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With highly-accurate results at an early stage of pregnancy, the patient has
sufficient time to make informed choices in the event of a positive test.

If a decision is then made to undergo invasive diagnostic testing,
iGeneCares offers a reimbursement of up to US$400 towards this.

How Does Non-Invasive Prenatal Testing Work?

As the baby develops, cell free DNA (cfDNA) enter the mother's blood stream via the placenta. iGene® involves taking a small sample of maternal blood, which is then sent to our laboratory for analysis.

iGene® is based on whole genome sequencing coupled with BGl's proprietary bioinformatics algorithm. Millions of reads from sequencing data across the genome are analysed to enhance the precision and accuracy of the test results.


1. Dan et al., Prenatal Diagnosis 2012;32;1-8. 2. Jiang FM, et al. BMC Medical Genomics, 2012, 5:57.

What We Test

iGene® provides superior accuracy for the screening of Trisomy 21, 18, 13, sex chromosome aneuploidies and deletion syndromes. iGene® is suitable for at-risk expectant mothers who may be considering, or have been offered, invasive prenatal diagnostic testing for fetal trisomy.

While the iGene® test can be done as early as 10 weeks, we recommend waiting till the 12th week, when the pregnancy is more stable.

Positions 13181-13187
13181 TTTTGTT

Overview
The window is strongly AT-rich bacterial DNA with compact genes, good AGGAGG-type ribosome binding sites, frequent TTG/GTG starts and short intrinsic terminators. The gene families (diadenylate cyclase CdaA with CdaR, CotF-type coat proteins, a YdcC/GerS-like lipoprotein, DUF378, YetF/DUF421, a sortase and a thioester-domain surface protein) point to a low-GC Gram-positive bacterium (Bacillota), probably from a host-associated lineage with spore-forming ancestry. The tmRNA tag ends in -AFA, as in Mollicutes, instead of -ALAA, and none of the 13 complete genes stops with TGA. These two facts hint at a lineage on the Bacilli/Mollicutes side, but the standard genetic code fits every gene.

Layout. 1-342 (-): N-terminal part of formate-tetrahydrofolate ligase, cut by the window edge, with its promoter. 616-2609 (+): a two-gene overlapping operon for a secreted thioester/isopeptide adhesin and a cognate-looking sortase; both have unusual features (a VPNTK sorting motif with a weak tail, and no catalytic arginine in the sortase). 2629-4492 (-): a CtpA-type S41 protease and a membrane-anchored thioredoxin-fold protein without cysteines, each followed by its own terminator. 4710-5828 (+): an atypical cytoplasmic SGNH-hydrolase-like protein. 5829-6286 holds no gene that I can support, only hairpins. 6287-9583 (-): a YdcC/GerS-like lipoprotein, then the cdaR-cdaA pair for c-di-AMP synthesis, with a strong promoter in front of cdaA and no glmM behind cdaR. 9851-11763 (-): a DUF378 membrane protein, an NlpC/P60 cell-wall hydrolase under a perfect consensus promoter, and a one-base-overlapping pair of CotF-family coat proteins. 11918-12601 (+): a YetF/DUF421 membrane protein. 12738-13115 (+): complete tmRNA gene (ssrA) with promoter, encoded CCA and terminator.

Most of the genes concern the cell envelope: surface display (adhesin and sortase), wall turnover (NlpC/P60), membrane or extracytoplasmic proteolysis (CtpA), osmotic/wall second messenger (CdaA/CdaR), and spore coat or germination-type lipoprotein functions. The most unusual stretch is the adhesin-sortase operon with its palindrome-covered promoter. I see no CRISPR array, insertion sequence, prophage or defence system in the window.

View what a mother has to say about our test:

iGene Test Coverage For Australia

Comparisons with Current Screening Technologies

The detection rates of the currently available screening tests vary from less than 70% to 84%, implying that between
16% to over 30% of abnormal fetuses are not detected. Using advanced Next Generation Sequencing technology,
iGene® is more than 99% accurate, compared with these existing screening tests1,2,3,4,5.


This is the rate at which correct detections of chromosomal abnormalities are made.


This is when the test comes back positive when in fact there is no abnormality present. Learn More


This is when the test comes back negative when in fact an abnomality does exist.


An explanation of the different types of screening technologies

Source 1. Dan et al., Prenatal Diagnosis 2012;32;1-8. 2. Jiang FM, et al. BMC Medical Genomics, 2012, 5:57. 3. Zhang H, et al. 2015 Ultrasound Obstet. & Gynecol. 45:530-538. 4. Lewis, C. et al. Public Health Genomics 2013. 5. Bianchi et al. 2014. The New England Journal of Medicine, 2014 Feb, 370:799-808.

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